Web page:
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New Energy Secretary To-Do List: More Efficiency, More Renewables. Less Carbon.

Peter Lehner's picture

I am the Executive Director of NRDC. The position is my second at NRDC. Beginning in 1994, I led the Clean Water Program for five years, before leaving in 1999 to serve as the head of the...

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ernest moniz energy secretaryIn 2008, Ernest Moniz, director of MIT’s Energy Initiative (MITEI), wrote an open letter to the newly-elected President Barack Obama, offering his recommendations on energy policy.  He discussed the urgent need to control global warming pollution, stating, “We must begin moving toward a low-carbon energy future now.”

Moniz, Obama’s pick for Secretary of Energy, will soon be in a prime position to make good on his own recommendations.

As a scientist, Moniz is obviously a firm believer in the power of clean energy technology. MITEI projects under his tenure included windows that generate electricity, batteries built by viruses, and a biofuel made from yeast.  But he also believes that technology must be complemented by policy in order to effect real change.  As he said at the Aspen Ideas Festival in 2006, in order to address global warming, we must “have the will to take more than baby steps.”

Meeting the Obama administration’s climate and energy goals will certainly take more than baby steps, especially from the DOE. But the agency has plenty of scope—and the authority–to make significant progress in cutting global warming pollution. In this regard, it’s helpful that Moniz is a policy expert as well as a respected scientist. We so often, as in the case with fuel efficiency, have the technical solutions at hand. We just need leadership and the right policies to put them into action.

We did it with cars. Thanks to President Obama’s historic fuel efficiency standards, we’re now on track to cut global warming pollution equivalent to the amount produced by 72 coal-fired power plants. Buildings could be next. Commercial and residential buildings account for 70 percent of America’s electricity demand, and yet the way our buildings consume energy—in how they’re built and how they’re used–is often highly inefficient. There are numerous ways to tackle this issue, but the DOE can do its part by keeping up to date with issuing appliance and equipment efficiency standards. In recent years the DOE has fallen behind on updating and issuing new standards, leaving an estimated $3.7 billion in savings for consumers and businesses on the table, and allowing the release of an extra 40 million metric tons of carbon pollution—the equivalent of that produced by about 10 coal-fired power plants.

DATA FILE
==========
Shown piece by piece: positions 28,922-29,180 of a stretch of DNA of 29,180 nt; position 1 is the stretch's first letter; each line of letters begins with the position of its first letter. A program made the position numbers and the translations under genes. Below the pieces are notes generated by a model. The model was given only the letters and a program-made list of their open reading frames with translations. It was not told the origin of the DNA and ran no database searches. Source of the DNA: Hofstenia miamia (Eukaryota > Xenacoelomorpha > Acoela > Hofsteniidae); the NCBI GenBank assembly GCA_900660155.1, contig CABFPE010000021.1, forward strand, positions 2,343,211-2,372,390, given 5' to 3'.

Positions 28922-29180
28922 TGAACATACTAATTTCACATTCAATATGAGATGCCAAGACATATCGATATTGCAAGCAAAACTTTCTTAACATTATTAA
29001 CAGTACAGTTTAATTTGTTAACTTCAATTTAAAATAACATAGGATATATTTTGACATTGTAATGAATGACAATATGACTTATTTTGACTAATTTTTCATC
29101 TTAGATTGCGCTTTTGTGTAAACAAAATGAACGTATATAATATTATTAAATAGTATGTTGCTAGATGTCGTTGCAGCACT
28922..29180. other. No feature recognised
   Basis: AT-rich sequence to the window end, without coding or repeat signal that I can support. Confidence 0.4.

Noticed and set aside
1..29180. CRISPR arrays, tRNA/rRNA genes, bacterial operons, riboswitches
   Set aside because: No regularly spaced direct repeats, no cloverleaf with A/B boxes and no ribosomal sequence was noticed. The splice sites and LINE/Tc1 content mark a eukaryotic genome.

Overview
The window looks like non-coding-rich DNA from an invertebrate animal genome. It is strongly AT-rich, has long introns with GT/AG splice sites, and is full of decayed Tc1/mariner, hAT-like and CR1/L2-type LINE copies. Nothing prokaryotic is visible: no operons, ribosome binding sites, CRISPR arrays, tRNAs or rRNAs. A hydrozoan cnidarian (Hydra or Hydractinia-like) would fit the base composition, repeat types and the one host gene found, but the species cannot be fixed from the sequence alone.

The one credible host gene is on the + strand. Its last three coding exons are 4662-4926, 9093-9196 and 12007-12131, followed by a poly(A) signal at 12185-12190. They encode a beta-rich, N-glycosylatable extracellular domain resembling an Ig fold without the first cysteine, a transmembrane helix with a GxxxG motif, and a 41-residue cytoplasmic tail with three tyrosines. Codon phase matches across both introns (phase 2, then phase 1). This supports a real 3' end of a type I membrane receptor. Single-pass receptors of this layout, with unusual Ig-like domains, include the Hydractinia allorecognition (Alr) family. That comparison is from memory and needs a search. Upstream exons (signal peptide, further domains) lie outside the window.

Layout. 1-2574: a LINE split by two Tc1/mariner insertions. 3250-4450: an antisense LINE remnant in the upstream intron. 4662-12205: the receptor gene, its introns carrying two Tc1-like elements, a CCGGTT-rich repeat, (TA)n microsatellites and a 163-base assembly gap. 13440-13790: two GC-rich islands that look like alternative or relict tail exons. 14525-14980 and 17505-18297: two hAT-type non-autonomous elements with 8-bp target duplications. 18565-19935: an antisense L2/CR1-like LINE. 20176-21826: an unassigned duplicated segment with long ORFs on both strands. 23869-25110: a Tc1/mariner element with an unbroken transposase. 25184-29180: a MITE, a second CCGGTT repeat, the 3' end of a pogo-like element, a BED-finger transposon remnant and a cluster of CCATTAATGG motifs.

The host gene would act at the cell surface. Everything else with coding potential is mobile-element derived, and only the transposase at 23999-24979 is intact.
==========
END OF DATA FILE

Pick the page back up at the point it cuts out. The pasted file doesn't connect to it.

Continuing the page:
The DOE can also use its own purchasing power and its knowledge of the market to get more energy-saving products into buildings, such as high-performance windows and efficient HVAC units. By connecting buyers and vendors and coordinating high-volume purchases, the DOE can help make these products more affordable and more widely used.

In addition to efficiency, continuing to support renewable energy research and development is critical in the fight to stabilize our climate. The renewable energy industry has grown rapidly in the past few years and is already showing great promise, as both a source of good jobs as well as a viable means of reducing carbon pollution. But economic and political uncertainty threatens to stall this growth. A continued push from the DOE can help get more renewable technology deployed and meeting our energy needs, instead of locking in our reliance on dirty fossil fuels.